Problem: The Environmental Protection Agency (EPA) Region 1 requires that Soxhlet extraction (EPA Method 3540C) be performed for polychlorinated biphenyl (PCB) analysis, as per the Toxic Substances Control Act (TSCA). However, most people involved in the cleanup and disposal of PCBs don’t realize that published, approved, less expensive, and “greener” methods are available. Anyone who deals with PCBs should be aware that the Soxhlet method for extraction is not the only method, and certainly not the best method, that can effectively extract PCB material from samples.
Solution: Although not specifically mentioned in the TCSA regulations, the EPA has approved other methods that are more efficient in terms of time, labor, materials, energy, and waste. The problem is that in order to get EPA approval to use an alternate method for extraction, an extensive study is required to be initiated on a project specific basis. This study must be initiated by the contractor that is hiring the laboratory. Due to the process required to get an alternative study approved, tight deadlines, and fear of the unknown, contractors generally just ask the laboratory to perform the (expensive, cumbersome, and less green) Soxhlet extraction.
Absolute Resource Associates (ARA), an environmental firm in Portsmouth, NH, has found that performing Subpart Q studies for clients has been well worth the time and effort, and they are hopeful that word gets out to the industry that alternative methods are sometimes a much better option. ARA has reported reduced waste, reduced energy, reduced turnaround time (TAT), reduced mobilization on site, and millions of dollars in savings for clients by utilizing alternative methods.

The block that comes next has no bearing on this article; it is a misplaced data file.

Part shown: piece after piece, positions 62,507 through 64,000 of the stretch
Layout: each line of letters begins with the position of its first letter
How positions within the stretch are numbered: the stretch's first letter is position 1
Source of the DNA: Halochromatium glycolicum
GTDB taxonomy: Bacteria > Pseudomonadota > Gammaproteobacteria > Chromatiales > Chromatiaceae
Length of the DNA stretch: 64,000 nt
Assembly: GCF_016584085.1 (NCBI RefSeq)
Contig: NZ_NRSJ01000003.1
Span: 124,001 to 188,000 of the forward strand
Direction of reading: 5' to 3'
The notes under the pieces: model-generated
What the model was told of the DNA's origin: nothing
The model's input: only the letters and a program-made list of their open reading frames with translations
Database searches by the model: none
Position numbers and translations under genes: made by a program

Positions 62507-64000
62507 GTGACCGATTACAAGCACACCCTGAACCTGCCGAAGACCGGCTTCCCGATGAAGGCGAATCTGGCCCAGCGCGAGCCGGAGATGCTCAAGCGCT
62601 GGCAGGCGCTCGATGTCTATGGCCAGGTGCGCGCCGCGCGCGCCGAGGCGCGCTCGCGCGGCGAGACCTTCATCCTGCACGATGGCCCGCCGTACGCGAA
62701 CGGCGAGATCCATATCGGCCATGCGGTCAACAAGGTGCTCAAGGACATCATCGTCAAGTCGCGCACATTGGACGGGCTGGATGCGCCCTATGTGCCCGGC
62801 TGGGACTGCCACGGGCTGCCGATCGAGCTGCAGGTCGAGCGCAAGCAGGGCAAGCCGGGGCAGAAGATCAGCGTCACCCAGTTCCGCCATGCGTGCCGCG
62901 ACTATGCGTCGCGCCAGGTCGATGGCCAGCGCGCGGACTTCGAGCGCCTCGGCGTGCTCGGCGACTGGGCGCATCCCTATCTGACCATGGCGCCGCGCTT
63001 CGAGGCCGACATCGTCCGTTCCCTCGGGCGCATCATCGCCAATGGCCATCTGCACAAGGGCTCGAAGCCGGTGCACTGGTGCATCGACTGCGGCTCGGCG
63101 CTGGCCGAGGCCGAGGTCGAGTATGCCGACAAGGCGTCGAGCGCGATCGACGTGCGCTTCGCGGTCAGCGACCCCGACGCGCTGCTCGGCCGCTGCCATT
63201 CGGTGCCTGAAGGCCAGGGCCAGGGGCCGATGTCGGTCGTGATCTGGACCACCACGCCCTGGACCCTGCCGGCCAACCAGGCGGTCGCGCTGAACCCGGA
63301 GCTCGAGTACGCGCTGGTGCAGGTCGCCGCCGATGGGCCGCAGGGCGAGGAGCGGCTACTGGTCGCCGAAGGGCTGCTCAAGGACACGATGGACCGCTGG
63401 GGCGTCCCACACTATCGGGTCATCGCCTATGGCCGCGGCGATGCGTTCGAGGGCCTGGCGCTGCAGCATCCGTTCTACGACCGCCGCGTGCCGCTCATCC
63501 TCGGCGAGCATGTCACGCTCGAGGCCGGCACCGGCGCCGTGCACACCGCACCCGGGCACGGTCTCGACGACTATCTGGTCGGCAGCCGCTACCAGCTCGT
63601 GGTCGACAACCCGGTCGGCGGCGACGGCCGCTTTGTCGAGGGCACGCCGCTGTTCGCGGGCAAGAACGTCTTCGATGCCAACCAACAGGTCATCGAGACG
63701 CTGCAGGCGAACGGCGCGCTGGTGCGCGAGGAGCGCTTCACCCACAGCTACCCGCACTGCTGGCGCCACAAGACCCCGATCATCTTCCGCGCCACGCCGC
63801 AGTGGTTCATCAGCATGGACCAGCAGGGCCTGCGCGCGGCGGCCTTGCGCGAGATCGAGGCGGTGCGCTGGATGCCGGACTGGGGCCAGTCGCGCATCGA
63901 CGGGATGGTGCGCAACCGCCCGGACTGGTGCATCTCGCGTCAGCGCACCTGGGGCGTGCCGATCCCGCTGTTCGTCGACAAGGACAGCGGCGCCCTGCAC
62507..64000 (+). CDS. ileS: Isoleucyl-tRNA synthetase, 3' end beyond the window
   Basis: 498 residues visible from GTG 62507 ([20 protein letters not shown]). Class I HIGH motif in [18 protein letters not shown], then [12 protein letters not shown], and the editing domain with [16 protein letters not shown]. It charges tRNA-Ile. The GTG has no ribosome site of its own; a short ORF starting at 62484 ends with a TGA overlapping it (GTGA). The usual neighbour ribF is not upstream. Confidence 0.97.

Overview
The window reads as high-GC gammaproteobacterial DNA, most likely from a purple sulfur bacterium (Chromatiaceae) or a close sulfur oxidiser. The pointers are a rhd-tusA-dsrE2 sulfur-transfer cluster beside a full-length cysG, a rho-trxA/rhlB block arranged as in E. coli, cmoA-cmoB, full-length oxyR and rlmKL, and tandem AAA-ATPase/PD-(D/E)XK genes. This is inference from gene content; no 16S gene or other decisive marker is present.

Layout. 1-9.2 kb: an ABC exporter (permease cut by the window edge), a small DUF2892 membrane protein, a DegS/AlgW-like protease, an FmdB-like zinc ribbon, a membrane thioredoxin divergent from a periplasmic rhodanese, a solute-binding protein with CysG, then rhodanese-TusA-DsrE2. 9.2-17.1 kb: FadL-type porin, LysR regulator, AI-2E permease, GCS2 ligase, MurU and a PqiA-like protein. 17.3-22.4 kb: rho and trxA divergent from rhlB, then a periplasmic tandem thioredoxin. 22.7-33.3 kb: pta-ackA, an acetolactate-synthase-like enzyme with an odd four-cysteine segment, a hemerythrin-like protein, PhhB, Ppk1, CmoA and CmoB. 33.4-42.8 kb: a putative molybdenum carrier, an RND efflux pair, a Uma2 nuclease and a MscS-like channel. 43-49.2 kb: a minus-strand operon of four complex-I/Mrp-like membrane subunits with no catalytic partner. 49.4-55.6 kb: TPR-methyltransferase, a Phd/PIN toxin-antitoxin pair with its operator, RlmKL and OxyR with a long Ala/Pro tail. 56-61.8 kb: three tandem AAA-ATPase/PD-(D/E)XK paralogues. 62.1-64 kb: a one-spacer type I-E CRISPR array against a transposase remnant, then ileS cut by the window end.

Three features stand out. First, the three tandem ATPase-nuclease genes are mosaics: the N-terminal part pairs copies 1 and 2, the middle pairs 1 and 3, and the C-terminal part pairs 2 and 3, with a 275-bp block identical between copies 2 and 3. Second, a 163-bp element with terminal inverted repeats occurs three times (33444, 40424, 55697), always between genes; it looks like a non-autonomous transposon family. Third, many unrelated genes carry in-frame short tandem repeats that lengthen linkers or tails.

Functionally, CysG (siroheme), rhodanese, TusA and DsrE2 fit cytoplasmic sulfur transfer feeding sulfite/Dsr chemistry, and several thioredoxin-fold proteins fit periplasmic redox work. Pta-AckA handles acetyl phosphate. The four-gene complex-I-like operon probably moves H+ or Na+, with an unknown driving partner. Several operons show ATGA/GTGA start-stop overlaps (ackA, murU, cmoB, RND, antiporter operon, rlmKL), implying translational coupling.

Benefits for one alternative method, microwave extraction:
- Reduces extraction time (hours versus minutes)
- Reduces project completion time
- Saves customer money on field related expenses
- Reduces energy usage by over 99%
- Reduces chemical usage by over 80%
- Increases capacity to extract more samples
ARA had the opportunity to discuss this issue with U.S. Senator Shaheen’s (D-NH) office, and gained the support of special assistant for policy and projects, Sarah Holmes. Ms. Holmes facilitated a conference call with EPA Headquarters and EPA Region 1, where ARA pointed out that some regulations are outdated, energy inefficient, and waste generating. ARA asked that the EPA provide more support to environmental laboratories and the folks who are making real efforts to reduce energy and waste costs. Although the chances of getting an update into the Federal Register are slim, it’s becoming clear that considering alternatives to the prescribed extraction method has significant merit. It’s important to keep the conversation going about the benefits of Subpart Q , and get real options into the hands of those responsible for cost effective, environmentally favorable cleanup of PCB contaminated properties.
For more information, please visit, www.absoluteresourceassociates.com/services/pesticides.cfm and www.law.cornell.edu/cfr/text/40/part-761/subpart-Q